Team giggles at Spooner lake.
Training at the model event on Sunday, Northstar XC.
More training! This looks like a snowplow turn.
Waxing outside here is super nice. So warm and sunny!
Some Finns lounging in the sun at Northstar.
Ali and Brendan thought that was a good idea, and decided to do it too.
Today was the first of four World Cup races in the Sierras this week, a long distance race at Tahoe Donner XC. This is the first time North America has ever held ski orienteering races of this calibre, so the organizers were understandably a bit nervous. Ed is in charge of all the results gear, he's good at stuff like that. From the competitor's standpoint, the race went off great! I went over to congratulate Ed after on how awesomely he'd done, and he immediately started ranting about all the things that he thought went wrong. How do you live with a perfectionist? Sigh. At least first he congratulated me on my race!
The altitude has been a bitch to get used to - I'm still hunched over gasping for breath after a flight of stairs. Ali and I arrived Friday night, after a pretty long travel day, and our first two days were spent doing short, easy, skis, and trying to get used to this altitude. It's high. I also picked up a cold last week, which hasn't made the adjustment to this altitude any easier. By this morning, my heart rate was almost into the "acceptable to go train" range, so why not do a 17km race with 440m of climb?
The mass start combined women and men, seeded so that the higher-ranked skiers were in the middle. We had something like 35 men and 20 women racing - small fields, considering that there are 90 skiers signed up for the entire week of World Cups, but stacked fields. 16 of the top 20 ranked men in the world are here. Exciting!
My goal for the race was to avoid building too much lactic acid - I tend to quickly overload my muscles when I'm racing at altitude, and that, combined with the already-leaden feeling of sick legs, was going to make this race a slog. Luckily, it was hard and icy and fast, so at least I would have some speed to play with! I had a decent start, but of course we headed straight uphill almost immediately, since Tahoe Donner is all up or down.
At the start. Photo courtesy of Eddie Bergeron.
This was hard, and I had to let a lot of girls get away from me. Thankfully, what goes up must come down, and I navigated the first loop well, coming through the map exchange in 3rd place, apparently. Of course, I had the shortest loop first, but still, it's fun to come through looking fast. Ok, maybe looking frazzled.
Ack! Need to change maps! Photo courtesy of Eddie Bergeron.
The second loop went pretty well, too, although I made a few 15-20s errors and hesitations. A group of girls got past me on the climb (of course we had another climb! Duh), and there was just nothing to do but let them go. I felt like I was just walking. So frustrating! But then, we went downhill again, and I started having fun again. This time I came through the map exchange in 6th place, just behind a Finnish girl, pretty cool!
Attempting to get the map into the map holder. Photo courtesy of Eddie Bergeron.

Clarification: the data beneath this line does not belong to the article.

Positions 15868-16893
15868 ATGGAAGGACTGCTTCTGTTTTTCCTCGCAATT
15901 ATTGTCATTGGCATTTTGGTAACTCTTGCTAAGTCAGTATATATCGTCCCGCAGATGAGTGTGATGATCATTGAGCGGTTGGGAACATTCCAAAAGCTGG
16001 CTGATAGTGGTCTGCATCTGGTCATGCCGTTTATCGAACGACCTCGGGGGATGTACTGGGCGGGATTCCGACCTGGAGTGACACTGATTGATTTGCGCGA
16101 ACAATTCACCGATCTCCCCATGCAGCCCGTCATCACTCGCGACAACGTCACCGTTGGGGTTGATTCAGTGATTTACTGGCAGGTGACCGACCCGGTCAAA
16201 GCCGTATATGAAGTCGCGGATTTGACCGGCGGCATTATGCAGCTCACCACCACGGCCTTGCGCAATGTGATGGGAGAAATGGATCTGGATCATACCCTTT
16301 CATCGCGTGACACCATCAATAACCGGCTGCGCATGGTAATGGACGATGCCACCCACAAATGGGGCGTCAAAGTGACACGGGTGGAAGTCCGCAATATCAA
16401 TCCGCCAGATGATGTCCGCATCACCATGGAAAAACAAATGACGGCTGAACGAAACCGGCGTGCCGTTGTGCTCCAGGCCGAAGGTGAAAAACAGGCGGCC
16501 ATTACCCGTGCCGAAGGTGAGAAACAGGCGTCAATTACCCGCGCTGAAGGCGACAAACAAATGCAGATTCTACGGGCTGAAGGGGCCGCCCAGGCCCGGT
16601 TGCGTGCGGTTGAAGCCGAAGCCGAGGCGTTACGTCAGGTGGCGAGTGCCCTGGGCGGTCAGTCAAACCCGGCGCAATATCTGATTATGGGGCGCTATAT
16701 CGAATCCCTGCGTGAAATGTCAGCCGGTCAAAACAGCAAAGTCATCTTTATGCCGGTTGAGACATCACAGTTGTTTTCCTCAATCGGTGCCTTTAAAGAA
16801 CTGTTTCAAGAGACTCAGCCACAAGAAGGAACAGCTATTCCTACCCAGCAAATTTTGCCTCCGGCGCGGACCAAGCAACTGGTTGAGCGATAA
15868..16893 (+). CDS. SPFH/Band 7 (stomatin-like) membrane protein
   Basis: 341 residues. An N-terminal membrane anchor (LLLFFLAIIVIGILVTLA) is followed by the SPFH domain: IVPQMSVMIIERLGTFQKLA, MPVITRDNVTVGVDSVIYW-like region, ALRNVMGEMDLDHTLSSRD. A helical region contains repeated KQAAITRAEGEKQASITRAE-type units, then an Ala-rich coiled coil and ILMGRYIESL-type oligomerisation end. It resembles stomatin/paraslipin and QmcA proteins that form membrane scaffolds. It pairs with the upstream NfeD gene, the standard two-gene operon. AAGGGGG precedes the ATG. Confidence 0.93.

The third loop was the longest, and sent us way down into Euer valley. I probably coasted a little too much down the hill, as there was a pack of 3-4 girls closing on me near the bottom. I managed to put a little time on them double poling the small trails on the flats, but all that did was show them where to go. At this point I was catching glimpses of Ali, maybe 1-2 minutes ahead of me, when she'd do an out-and-back, and one glimpse of the eventual winner. Things were going well down in that valley, but unfortunately, well, what goes down, must come up. I guess that works against me as well as for. As soon as we started climbing, it was like I dropped an anchor - the Finn just ahead of me was GONE, and Norway, Switzerland, Russia, and Lithuania caught me up. To add insult to injury, I skied into a groomer rut as I was reading my map, and cracked the tip of my ski. Great, broken equipment.
By the time I finally wheezed my way to the top of the hill, having decided that those other teams MUST have spent a week at altitude already, I could still see Lithuania, but the others were gone. And of course, when your legs are using all the oxygen, there's none for your brain. Two large mistakes on the last loop, one of which cost over a minute, and another pack of girls had caught me up. Panic time!
I managed to spike the last three controls, but the other girls were hot on my tail; really I was just showing them where to go. Because we were on narrow trails, they couldn't pass me, but I was worried about defending my position when we got to the finish straight. I went to slow to punch the "go" control, and slid over some bare ice, missing the punch. I had to turn around and backtrack to punch, and one of the girls punched and got ahead. I was moving faster in the sprint; a couple more meters and I could have gotten her, but it was too short, my mistake too costly. She got 10th, and I was 11th, so much for the top 10. Actually, thanks to the strength and depth of the field, I had my best World Ranking points ever from that race. So, many positives to take away, but I wish I hadn't felt quite so crappy coming up every hill.
Map 1 from the race.
Map 2 from the race.
Map 3 from the race.
This cold will pass, and I get an easy day tomorrow, so hopefully the altitude will seem less brutal to me by Wednesday. Tomorrow is the North American championships middle distance, but I plan to treat it as a recovery/training day, so I can be rested for the World Cup sprint race on Wednesday!
I need to mention - Ali ended up in 4th place! Super cool, and so close to that podium!